In In Re Pilgrim’s Pride Corporation, Consol. C.A. No. 2018-0058-JTL (Mar. 15, 2019), minority stockholders sued the controlling stockholder which was a Brazilian entity in connection with the corporation’s acquisition of subsidiaries owned by the controlling stockholder. The minority stockholders alleged that the acquisitions were not at arm’s length with the controlling stockholder. On the same day as the committee of independent directors gave the final approval for the acquisition, the board of directors adopted a forum-selection bylaw which mandated the Chancery Court as the exclusive forum for any claims of breach of fiduciary duty owed by any “stockholder of the Corporation or the Corporation’s stockholders.” The controlling stockholder moved to dismiss the complaint for lack of personal jurisdiction.
The Court denied the motion to dismiss. While the forum-selection bylaw contained no explicit reference to personal jurisdiction, the Court emphasized that the controlling stockholder implicitly consented to the Court’s personal jurisdiction because it had substantial control over the board of directors that adopted the forum-selection bylaw. In addition, it noted that had the forum-selection bylaw included a provision limiting its coverage to cases where the courts had personal jurisdiction over the defendants as in Boilermakers Local 154 Retirement Fund v. Chevron Corporation, there would have been no implied consent.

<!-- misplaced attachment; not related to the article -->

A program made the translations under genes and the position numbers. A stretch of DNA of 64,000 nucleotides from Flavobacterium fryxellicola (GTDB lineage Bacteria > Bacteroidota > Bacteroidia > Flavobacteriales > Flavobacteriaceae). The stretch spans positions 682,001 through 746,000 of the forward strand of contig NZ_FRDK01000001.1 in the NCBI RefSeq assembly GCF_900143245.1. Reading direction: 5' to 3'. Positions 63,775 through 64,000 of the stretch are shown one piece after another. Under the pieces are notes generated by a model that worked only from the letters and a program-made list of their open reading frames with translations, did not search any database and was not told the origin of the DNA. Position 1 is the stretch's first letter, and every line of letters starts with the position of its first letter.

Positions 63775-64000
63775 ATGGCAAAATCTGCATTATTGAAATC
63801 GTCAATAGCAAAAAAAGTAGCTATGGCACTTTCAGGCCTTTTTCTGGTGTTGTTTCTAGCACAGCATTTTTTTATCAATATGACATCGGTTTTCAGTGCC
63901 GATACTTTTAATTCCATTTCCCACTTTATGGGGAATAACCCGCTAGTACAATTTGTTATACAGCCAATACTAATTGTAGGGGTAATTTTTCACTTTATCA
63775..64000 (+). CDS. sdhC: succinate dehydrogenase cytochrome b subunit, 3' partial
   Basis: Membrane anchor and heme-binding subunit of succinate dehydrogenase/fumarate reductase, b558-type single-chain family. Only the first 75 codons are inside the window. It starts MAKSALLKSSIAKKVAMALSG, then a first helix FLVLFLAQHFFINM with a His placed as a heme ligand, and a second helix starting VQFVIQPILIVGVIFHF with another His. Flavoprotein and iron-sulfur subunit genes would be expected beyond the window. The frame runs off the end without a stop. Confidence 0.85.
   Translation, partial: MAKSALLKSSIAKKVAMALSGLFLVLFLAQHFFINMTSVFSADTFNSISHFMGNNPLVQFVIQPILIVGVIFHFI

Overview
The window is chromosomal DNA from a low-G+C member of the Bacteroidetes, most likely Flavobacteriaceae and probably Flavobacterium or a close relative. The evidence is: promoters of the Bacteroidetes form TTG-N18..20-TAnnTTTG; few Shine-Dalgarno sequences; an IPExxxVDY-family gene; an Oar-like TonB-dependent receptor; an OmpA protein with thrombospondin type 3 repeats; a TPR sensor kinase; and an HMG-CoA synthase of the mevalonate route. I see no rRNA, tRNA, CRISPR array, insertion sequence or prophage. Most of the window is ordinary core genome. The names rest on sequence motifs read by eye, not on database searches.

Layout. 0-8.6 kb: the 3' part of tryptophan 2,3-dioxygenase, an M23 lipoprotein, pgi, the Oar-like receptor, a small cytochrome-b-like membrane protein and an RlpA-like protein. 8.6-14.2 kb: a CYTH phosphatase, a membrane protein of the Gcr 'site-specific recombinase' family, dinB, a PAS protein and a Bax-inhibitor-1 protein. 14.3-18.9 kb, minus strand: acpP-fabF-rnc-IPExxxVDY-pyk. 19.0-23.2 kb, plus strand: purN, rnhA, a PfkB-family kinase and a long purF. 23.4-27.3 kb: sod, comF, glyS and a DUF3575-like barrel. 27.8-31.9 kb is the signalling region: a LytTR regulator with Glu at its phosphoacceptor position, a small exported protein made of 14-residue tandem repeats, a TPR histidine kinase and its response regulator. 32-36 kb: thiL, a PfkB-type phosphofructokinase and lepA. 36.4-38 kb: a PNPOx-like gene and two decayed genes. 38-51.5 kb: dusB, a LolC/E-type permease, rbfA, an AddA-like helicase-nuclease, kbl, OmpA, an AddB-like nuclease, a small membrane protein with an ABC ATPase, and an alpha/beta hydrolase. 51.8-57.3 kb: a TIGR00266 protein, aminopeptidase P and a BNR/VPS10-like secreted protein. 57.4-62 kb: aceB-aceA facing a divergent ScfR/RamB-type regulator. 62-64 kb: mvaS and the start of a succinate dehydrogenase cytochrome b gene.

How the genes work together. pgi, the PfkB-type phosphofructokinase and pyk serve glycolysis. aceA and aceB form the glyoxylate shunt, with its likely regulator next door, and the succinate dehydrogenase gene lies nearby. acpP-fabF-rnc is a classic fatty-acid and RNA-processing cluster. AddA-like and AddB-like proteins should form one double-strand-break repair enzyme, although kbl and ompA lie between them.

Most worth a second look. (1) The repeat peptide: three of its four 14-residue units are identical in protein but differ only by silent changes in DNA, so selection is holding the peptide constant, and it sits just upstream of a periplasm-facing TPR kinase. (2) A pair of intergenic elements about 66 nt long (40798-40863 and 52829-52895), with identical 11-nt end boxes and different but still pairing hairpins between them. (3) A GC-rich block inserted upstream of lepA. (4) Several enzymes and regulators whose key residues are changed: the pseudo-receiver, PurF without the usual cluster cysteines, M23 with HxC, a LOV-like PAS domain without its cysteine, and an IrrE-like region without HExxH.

BOTTOM LINE: To eliminate implied consent to personal jurisdiction in a forum-selection bylaw, use the following language from a 2013 decision by our current chief justice when he was the chancellor:
“Unless the Corporation consents in writing to the selection of an alternative forum, the sole and exclusive forum for (i) any derivative action or proceeding brought on behalf of the Corporation, (ii) any action asserting a claim of breach of a fiduciary duty owed by any director, officer or other employee of the Corporation to the Corporation or the Corporation’s stockholders, (iii) any action asserting a claim arising pursuant to any provision of the Delaware General Corporation Law, or (iv) any action asserting a claim governed by the internal affairs doctrine shall be a state or federal court located within the state of Delaware, in all cases subject to the court’s having personal jurisdiction over the indispensible parties named as defendants.”